Growing up, one of the surest signs to me of the quiet by endemic antisemitism that persisted in the United States was the relative lack of Jews on the U.S. Supreme Court.
Sure, Jews never made up more than 2 to 3 percent of the U.S. population, so the bare handful to have been appointed from 1789 through 1993 wasn’t bad considering our representation in the population as a whole. But the legal profession, well, that’s a different story.
At the risk of perpetuating even a positive stereotype, the professions, that’s kinda our schtick, and so over the three decade drought between the confirmations of Abe Fortas and Ruth Bader Ginsburg, a string of presidents had to pass up an awful lot of Jewish legal scholars to a degree that just wasn’t true for other minority groups. Imagine over the same period of time, if Hollywood executives had refused to hire Jewish comedy writers; that’s sorta like what our nation’s highest court looked like to me.
Now, with the appointment of Elana Kagan, the Supreme Court is about to become a full one-third Jewish, a presence pretty far out of whack with the general population, but which is actually unremarkable considering the composition of top New York and D.C. law firms. In fact, the truly notable statistic here, is that with Justice Stevens’ retirement, for the first time in its history the court will now be zero percent Protestant.
It’s been 20 years since a WASP, Justice David Souter was last confirmed, a period during which the court has seen a stunning transformation. In 1985, Justice William Brennan, a Catholic, was the only non-Protestant on the bench, and had been since Fortas retired in 1969 after the Senate refused to confirm his elevation to Chief Justice. Since 1986, six Catholics and two Jews have been confirmed.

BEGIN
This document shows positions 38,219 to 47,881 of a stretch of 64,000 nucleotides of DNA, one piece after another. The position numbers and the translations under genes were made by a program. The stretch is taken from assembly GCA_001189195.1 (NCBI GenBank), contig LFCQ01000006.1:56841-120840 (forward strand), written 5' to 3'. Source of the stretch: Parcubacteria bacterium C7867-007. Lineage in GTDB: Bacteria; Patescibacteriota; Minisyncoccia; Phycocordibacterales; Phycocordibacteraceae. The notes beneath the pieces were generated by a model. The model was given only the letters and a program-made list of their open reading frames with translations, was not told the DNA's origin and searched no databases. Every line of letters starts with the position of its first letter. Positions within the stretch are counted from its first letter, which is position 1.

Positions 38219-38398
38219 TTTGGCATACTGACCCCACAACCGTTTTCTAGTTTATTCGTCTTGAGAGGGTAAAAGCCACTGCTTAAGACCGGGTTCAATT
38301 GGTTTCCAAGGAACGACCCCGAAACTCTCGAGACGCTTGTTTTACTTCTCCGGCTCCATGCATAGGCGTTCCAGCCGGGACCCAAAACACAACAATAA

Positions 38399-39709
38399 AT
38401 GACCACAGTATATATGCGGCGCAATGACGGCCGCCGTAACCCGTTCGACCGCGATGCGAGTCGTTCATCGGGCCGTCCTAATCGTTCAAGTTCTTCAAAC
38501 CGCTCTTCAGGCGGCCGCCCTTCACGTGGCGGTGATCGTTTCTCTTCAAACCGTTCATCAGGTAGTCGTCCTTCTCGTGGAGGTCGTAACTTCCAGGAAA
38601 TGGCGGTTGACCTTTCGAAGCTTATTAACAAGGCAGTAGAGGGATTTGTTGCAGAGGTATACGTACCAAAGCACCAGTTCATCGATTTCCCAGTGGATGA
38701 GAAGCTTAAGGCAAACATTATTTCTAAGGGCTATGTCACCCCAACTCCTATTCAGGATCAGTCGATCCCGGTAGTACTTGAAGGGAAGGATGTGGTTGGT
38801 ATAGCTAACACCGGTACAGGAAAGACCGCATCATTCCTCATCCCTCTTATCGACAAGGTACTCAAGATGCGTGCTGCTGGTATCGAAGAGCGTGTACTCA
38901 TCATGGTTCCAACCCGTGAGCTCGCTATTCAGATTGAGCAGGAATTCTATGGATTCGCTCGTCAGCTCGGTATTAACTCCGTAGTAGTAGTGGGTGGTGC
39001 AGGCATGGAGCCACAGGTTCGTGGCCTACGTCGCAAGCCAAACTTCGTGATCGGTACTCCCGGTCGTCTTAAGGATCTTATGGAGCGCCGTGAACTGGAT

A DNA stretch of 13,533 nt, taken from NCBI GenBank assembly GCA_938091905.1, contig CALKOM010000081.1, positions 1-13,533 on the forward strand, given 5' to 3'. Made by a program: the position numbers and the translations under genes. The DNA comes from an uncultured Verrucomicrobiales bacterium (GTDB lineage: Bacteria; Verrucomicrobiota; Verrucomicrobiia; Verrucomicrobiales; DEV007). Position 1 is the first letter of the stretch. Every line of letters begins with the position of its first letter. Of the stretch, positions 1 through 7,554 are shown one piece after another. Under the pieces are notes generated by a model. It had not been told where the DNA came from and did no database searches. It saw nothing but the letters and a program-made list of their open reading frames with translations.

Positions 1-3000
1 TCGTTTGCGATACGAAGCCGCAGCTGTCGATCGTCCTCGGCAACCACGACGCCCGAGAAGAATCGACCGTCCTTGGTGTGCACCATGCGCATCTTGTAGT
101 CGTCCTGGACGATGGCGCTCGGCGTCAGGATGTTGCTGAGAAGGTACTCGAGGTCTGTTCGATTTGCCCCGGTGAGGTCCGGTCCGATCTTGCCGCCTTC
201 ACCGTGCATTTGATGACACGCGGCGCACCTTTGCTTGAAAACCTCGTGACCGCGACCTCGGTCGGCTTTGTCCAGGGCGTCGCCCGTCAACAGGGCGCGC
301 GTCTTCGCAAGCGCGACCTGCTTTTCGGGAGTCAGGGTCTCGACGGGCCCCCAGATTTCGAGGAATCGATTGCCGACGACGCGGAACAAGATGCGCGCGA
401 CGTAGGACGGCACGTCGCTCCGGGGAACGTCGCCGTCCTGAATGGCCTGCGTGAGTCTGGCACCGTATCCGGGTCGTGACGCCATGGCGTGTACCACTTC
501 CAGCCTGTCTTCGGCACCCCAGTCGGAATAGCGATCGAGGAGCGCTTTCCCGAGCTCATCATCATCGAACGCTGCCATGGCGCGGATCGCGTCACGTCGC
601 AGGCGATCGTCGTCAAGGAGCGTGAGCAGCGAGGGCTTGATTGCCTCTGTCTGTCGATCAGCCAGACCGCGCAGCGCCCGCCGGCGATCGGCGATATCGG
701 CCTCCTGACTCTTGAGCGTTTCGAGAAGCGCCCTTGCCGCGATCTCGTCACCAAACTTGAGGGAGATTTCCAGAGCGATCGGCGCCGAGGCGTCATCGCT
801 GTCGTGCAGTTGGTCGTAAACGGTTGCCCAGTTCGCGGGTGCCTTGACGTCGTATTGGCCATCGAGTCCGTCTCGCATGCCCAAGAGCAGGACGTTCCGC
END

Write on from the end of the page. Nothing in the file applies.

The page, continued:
To put that in perspective, over the court’s first century, 49 of the justices were Protestant, and one was Catholic. Over the next 97 years religious diversity improved, with six Catholics and five Jews joining 41 Protestants on the bench. But over the last quarter century, the once dominant WASPs will have been outnumbered nine to one.
How to explain this phenomenon? Well, I guess it’s only fair to assume that our nation is not nearly as bigoted and narrow minded as it once was, at least when it comes to religion. There is no “Jewish seat” or “Catholic seat” on the court anymore. Religion no longer appears to be an issue when it comes to Supreme Court appointments or confirmation.
Or is it?
It is curious to note that five of the six Catholics on the court were appointed by Republicans, while all of the Jews were appointed by Democrats, and it’s hard to chalk this up to mere coincidence. In fact, at the risk this time of perpetuating a cynical stereotype, it’s hard not to chalk this up to the increasingly threatened status of Roe v. Wade.
This is not to suggest that all Jews are reliably pro-choice, or that all Catholics are not. I myself married into an Irish Catholic family that is pretty strongly pro-choice, at least politically, if not always as a matter of personal conscience. But let’s just say that, in general, Catholics are much less reliably pro-choice than Jews, and vice versa.
Thus a conservative Catholic appointment has proven a pretty safe bet for any anti-choice president wishing to avoid an overt litmus test, as evidenced by Justices Scalia, Kennedy, Thomas, Alito and Roberts, and as opposed to the last two Protestant appointees, Justices Souter and Sandra Day O’Connor, who both disappointed Republicans on this issue. Meanwhile, I think we can count on Kagan to be as reliably pro-choice as Ginsburg and Breyer.
I suppose I could be wrong, and the religious composition of the court is merely coincidental, or at the very least, incidental. But it sure doesn’t seem likely.